George explains how members of the family were traced in later years and how he made contact with some of them.
Read the transcript:
INT: And you have family?
G.T: Five children.
G.T: My oldest son died at 42 about 12 years ago. We had twin girls, another daughter and a son now in London.
INT: And when did you move to Hamilton?
G.T: 1986 when my wife died I moved to my daughter’s.
INT: Before that where did you live?
G.T: Before that I stayed in Kelvindale in Great Western Road.
INT: So you’re one of the examples of the Jews who came to Scotland and there’s a bit of your story on the wall in The Scottish Jewish Archives Centre and also there’s a little bit, I think, about you in the Kindertransport book, “The Book of Memories”.
G.T: Yes that’s the one.
INT: “The Book of Memories” that Rosa Sacharin put together.
G.T: And years later I tried to trace the family. I’ve got a son in London so I went to there to the Red Cross and I gave them all the information because during the war you got correspondence through the Red Cross.
You got an official Red Cross sheet of paper. My mother wrote to my uncle; she still had a brother, an older brother living in Germany. And my grandfather was still there and ended up in an old age home. Then the letter was sent, sent to whoever and it came back maybe weeks, months later with a reply on the other side. I could recognise my grandfather’s handwriting, and then things stopped obviously. Then my mother mentioned that, she had got word from her oldest brother (who also was in the German army); we don’t know what happened to the rest of the family except the oldest brother. He had three children; the oldest boy was two years older than me and he ended up in Argentina. They had lived only maybe an hour or so away on the train when we were in Germany. So my mother used to put me on the train up to the big town to see my uncle.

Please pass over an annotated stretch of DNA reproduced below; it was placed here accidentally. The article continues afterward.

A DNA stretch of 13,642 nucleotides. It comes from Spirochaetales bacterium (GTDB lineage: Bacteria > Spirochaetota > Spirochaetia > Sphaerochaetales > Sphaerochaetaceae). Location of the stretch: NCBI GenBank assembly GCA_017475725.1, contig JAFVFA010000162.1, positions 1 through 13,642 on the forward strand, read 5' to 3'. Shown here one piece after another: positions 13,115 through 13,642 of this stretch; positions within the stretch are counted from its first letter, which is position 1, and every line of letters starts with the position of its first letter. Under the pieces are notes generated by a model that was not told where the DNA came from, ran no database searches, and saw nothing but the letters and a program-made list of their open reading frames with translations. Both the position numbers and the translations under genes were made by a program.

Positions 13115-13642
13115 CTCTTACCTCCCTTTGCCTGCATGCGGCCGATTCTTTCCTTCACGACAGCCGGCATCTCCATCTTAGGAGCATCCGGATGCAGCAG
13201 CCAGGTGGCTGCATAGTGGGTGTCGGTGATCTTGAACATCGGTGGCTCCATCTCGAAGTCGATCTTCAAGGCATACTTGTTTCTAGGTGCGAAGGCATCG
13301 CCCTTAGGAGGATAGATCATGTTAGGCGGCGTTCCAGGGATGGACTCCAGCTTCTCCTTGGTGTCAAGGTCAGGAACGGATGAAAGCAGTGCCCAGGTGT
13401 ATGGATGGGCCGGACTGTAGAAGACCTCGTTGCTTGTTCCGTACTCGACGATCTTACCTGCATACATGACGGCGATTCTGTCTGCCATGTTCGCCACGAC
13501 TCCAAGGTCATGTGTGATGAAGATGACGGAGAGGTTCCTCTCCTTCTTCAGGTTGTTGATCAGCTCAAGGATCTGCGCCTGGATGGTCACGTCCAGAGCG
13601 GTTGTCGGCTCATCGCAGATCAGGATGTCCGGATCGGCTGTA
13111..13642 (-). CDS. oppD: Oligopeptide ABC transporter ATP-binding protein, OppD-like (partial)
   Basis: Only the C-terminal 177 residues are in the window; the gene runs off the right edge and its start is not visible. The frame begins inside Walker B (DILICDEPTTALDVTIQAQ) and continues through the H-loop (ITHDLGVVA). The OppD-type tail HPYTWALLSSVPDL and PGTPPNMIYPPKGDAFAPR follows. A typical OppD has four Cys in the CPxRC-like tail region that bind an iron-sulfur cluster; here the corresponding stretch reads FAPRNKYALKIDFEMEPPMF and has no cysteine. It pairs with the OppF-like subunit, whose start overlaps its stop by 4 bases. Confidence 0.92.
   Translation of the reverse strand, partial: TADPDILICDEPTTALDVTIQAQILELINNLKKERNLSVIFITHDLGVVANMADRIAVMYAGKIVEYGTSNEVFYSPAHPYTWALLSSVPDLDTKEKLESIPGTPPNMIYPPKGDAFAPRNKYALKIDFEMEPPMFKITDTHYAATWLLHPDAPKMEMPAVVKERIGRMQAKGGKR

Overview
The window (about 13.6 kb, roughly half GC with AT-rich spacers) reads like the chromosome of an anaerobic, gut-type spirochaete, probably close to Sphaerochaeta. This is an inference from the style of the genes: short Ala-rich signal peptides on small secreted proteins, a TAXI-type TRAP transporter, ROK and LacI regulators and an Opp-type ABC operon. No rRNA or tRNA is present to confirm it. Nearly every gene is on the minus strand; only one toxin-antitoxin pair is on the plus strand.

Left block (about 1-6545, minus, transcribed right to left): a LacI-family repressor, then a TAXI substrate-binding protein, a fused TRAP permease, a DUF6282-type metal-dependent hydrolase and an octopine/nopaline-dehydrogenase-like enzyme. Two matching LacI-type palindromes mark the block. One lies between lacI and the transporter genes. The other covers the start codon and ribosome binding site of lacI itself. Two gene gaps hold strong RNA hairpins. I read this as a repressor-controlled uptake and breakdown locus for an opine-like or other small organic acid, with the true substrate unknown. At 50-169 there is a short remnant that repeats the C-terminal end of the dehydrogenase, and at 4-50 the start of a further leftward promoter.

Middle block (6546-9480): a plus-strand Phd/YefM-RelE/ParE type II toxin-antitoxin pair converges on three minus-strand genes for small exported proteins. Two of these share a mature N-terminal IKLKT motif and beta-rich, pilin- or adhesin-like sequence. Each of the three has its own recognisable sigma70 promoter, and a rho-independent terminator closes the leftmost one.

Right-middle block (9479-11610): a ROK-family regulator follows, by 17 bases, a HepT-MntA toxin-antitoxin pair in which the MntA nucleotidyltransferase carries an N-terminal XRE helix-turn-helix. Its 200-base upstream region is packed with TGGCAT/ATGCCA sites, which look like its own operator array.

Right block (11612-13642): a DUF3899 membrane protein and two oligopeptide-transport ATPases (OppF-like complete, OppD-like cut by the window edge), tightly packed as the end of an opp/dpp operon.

The boy was two years older than me, the girl was two years younger than me and their wee boy, wasn’t even at school. And they used to come over to my mother and visit as well on holidays. So I went to the Red Cross in London and gave them the dates, the ages roughly and the address and for two years they couldn’t trace anything. So I went to one of the meetings and a week later I saw a lady at the shopping centre in Giffnock and said, “I’m trying to trace some people” and she said, “Well go and speak to Mr So-and-so in the Maccabi.” So I did that and gave the old address. Within a month I got a letter from Argentina! They’d traced the oldest boy.
INT: Your cousin?
G.T: Yes. What happened was that he got married over there and he had twin girls and a son. The son got killed in a car accident. The twin girls, at that time were in their forties. The last time I was there was ten years ago. The reason they had been traced was that one of the twin girls never got married, she still had the maiden name Salomonsohn. So off I went to Argentina. My cousin died twenty odd years ago now but I met the two girls and a lot of friends and still correspond with them, you know.
INT: That’s good